Daspota is located quaintly on the northern shore of the Gulf of Prem, almost exactly halfway along the land route between Prem and Thorwal. To the north are the Hlajdor Mountains, and it doesn’t take a clear day to catch a glimpse of the largest island in the gulf: Hjalland. Life in Daspota could be splendid. A lively trade route, a popular destination, a vibrant place of nordic beauty.

Alas, Daspota is the nastiest pirate nest in all of Aventuria. You don’t notice it when you first set foot in the town. The facades, the pavement, all the textures – you might think you’re in Thorwal. But no matter which door you knock on, no matter which building you enter, you feel none of the hospitality and kindness you have come to appreciate from the surrounding villages from Oberorken to Skjal, from Efferdûn to Phexcaer. Instead, you feel hostility and, a little later, the steel of axes and longswords in your upper arm, your hip or even your throat.

This could not be allowed to continue, my brother and I decided in 1992. We had to do something about this den of sin and, in true christian fashion, lead a cleansing crusade against the evil. And so we commanded our party, made up of Dwarf, Warrior, Wood Elf, Firn Elf, Druid and Mage, into Daspota time and time again. These were not only their classes, but also their names. In order not to get their classes confused by random fantasy names, we resorted to this somewhat inhuman executive behavior. And so, even after 50 hours of play, our dwarf was still called “Dwarf”. And this dwarf and his troop were now bent on executing every last thug in Daspota. And when I reflect on it today, the comparison with the Christian crusades seems a bit more appropriate. From the point of view of the inhabitants of Daspota it must have been barbaric to put it mildly. But we had a (self-imposed) order. And digging out such a nest is a lot of work, because each of the numerous houses had several lurking scoundrels to kill with sometimes more than one floor to clear above all – a lot to loot.

Because we are a bit odd, we couldn’t leave a single pair of worn-out bandit pants lying around, but instead monetized everything, absolutely everything, that we found. We took the great treasure of Daspota in passing, but it meant little more than just another leather helmet. This setup meant tedious travel. We spent whole months, probably years, transferring the low value goods of Daspota back to civilization. And not to nearby Valheim, but of course to the merchants we trusted, who had their stores with the best prices several days of journey away in Thorwal. We could walk blindly from the entrance of the village to the stores. Straight ahead, straight ahead, right, straight ahead, left, straight ahead, straight ahead, right, straight ahead, right, in. Or something like that. My muscle memory would know better. And because our troop could fight just fine, but not carry that much, it really was a lot of traveling there and back. The houses of Daspota were hardly distinguishable. It was the biggest grindfest the world has ever seen. And it filled our pockets with many more ducats than the game had anticipated for us to have at the time. But we were on an important mission: to finally make Daspota viable again and put it back on the tourist bureau maps of Aventuria.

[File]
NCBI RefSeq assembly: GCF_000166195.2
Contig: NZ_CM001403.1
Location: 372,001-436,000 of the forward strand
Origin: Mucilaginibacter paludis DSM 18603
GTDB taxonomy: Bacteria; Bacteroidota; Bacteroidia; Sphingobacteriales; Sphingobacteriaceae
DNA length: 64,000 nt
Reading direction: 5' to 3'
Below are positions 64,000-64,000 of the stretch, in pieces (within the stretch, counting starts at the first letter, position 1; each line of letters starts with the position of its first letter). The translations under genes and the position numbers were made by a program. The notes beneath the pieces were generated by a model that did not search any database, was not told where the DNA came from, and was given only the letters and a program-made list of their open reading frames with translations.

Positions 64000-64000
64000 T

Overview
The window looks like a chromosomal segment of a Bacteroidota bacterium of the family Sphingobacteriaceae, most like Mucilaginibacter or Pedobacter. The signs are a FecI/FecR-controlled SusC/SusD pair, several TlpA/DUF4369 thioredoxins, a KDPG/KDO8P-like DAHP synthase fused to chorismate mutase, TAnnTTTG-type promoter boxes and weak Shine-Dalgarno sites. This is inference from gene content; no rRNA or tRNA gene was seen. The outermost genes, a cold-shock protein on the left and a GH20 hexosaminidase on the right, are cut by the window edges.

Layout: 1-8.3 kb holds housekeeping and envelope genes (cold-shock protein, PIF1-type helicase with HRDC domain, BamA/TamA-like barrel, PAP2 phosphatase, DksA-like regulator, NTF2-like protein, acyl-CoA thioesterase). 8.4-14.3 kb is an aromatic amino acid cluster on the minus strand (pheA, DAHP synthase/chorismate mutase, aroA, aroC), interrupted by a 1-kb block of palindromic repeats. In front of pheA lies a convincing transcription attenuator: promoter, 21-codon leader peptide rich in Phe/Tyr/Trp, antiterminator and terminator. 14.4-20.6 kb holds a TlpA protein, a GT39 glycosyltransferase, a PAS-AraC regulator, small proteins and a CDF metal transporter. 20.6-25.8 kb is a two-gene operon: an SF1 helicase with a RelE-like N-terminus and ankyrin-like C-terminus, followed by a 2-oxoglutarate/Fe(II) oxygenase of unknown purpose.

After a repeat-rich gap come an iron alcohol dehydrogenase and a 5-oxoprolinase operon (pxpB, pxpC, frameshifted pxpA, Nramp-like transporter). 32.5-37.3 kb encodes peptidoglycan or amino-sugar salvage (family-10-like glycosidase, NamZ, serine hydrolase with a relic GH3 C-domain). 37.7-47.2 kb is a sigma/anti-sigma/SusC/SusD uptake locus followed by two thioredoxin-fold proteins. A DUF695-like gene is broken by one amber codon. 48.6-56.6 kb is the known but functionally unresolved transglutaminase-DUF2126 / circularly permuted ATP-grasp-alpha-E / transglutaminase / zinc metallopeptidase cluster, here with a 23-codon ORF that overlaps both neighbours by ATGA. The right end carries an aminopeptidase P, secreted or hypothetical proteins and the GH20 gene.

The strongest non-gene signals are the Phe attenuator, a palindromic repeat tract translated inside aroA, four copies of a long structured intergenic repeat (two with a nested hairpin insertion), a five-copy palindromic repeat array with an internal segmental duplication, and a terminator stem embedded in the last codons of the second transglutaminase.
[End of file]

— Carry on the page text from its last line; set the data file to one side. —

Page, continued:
However, we could have saved ourselves the cleaning of the pirate’s nest. As wiki-aventurica.de knows, “the chief hetman Tronde Torbensson stormed the place in 1014 BF together with his Hetskari and fighters from Hjalland and executed the surviving pirates. Afterwards he declared the place a “Hetort” and put it under the direct control of the chief hetmen. Today, merchants characterize the image of the place.”

I don’t recall any “surviving pirates.” Oh well. I guess at least it was some important groundwork.

Realms of Arkania: Blade of Destiny is only the first part of the Northlands Trilogy by German developer Attic, released between 1992 and 1996. When I later tried to play the second part, Star Trail, my party partly starved to death and was partly stung to death by insects on the very first night in the forest. The many new systems had me convinced that less is more and that Blade of Destiny is the only true RoA RPG. The remake that was released in 2013 seems to have turned out pretty awful.

This article is part of an ongoing series of texts on 30 games out of 30 years.

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